(I. Toure, S.T. Toure)
( 4'22, 2.00Mo)

(I. Toure, S.T. Toure)
( 1'47, 838 ko)


Extrait de TERRA SAABI (2000), avec: Ismaila Toure & Sixu Tidiane Toure (voc); Sixu Daby Toure (chorus); Moussa Diouf (bass, drums, piano, programs); Sega Seck (drums, percu); Thierry Mvie (keyb); C. Djanono Dabo (percu); Claude Chamboissier (keyb sur "Cindy").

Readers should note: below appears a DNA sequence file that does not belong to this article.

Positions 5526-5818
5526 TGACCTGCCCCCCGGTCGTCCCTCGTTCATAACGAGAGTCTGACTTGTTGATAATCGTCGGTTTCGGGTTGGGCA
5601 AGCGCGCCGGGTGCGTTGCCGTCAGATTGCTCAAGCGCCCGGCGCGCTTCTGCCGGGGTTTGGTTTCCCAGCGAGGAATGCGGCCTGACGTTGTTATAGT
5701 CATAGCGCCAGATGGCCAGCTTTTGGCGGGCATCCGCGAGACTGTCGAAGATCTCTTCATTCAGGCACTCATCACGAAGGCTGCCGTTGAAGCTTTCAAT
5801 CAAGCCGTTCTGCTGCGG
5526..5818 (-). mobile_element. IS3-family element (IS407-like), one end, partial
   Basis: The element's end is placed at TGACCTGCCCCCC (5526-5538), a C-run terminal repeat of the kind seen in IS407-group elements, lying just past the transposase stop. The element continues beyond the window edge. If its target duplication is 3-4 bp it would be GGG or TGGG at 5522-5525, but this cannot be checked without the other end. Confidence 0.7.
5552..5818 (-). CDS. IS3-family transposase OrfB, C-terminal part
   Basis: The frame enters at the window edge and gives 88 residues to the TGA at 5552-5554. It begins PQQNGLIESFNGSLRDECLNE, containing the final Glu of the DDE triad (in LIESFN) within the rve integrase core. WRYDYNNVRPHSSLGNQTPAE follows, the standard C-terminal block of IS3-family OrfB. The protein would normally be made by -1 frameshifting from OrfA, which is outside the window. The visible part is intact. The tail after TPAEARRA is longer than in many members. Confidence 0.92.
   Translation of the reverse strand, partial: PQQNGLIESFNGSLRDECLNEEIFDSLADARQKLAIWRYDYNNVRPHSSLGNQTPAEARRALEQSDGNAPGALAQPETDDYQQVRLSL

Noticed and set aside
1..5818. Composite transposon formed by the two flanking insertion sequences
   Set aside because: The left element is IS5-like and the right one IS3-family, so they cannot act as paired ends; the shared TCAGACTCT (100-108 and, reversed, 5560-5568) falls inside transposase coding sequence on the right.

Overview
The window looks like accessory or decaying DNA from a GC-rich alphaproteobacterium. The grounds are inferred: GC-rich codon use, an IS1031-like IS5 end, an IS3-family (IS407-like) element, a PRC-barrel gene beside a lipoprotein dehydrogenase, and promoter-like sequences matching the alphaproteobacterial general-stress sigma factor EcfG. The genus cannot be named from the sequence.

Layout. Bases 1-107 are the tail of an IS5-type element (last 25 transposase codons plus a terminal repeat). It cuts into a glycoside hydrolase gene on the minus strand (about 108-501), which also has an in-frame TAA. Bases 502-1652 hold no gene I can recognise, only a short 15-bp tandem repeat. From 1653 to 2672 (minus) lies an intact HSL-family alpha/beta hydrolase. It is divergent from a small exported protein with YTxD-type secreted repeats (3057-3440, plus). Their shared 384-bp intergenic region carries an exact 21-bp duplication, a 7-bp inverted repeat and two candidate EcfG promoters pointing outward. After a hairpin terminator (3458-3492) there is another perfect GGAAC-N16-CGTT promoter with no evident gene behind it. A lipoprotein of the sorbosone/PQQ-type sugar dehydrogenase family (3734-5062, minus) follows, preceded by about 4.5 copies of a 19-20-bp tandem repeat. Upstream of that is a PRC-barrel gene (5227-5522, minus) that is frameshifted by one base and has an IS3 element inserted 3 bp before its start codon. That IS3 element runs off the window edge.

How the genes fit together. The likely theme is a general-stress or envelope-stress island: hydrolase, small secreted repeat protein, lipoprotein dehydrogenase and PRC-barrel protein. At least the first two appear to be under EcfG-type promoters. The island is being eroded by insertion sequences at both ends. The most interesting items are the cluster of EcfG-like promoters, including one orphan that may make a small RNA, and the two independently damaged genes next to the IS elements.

" A 10-piece Senegalese band, Touré Kunda were formed in Paris in 1979 by the four Touré brothers Amadou, Sixu, Ousmane and Ismaila; in the Senegalese Soninke language, kunda means family. From the start, Touré Kunda's fusion of traditional Senegalese music and sophisticated western instrumentation found a massive audience amongst both expatriate Africans and native French music fans. The group's debut, Touré Kunda, established them as major figures on the French pop scene. By the time of Turu, they were able to fill stadiums in most French cities. At the heart of Touré Kunda's music are rhythms and melodies from a Senegalese coming-of-age ceremony called Djamba Dong, which features traditional drums and percussion and the West African harp known as the kora. Combined with electric guitars, horns and synthesizer the music has aspects of reggae, calypso, salsa, highlife and afrobeat, which explains its appeal across the spectrum of expatriate Africans and West Indians in France. The fusion came to full maturity on the 1983 collection, Amadou Tilo, a tribute to Amadou Touré, who died early that year. In 1984, the group set off on a hugely successful West African tour, which lasted four months and took them to Senegal, Mali, The Gambia, Ivory Coast, Morocco, Mauritania and Guinea. A double album, Live, was recorded during the tour and released later in the year, alongside a new studio set, Casamance Au Clair De Lune. By this time, the group was consistently selling in excess of 100,000 copies for each album release and felt confident enough of their appeal to experiment with their style. Drafting in New York avant-funk producer Bill Laswell, they recorded Natalia, a fusion of their established style with electro-funk drum and percussion tracks. A bold experiment, the set was savaged by the French critics, who accused Laswell of cultural imperialism and the group of misjudgement - it sold a relatively modest 50,000 copies. For the rest of the 80s, Touré Kunda reverted to their pre- Natalia style, and in 1990 released the superb Salam. "



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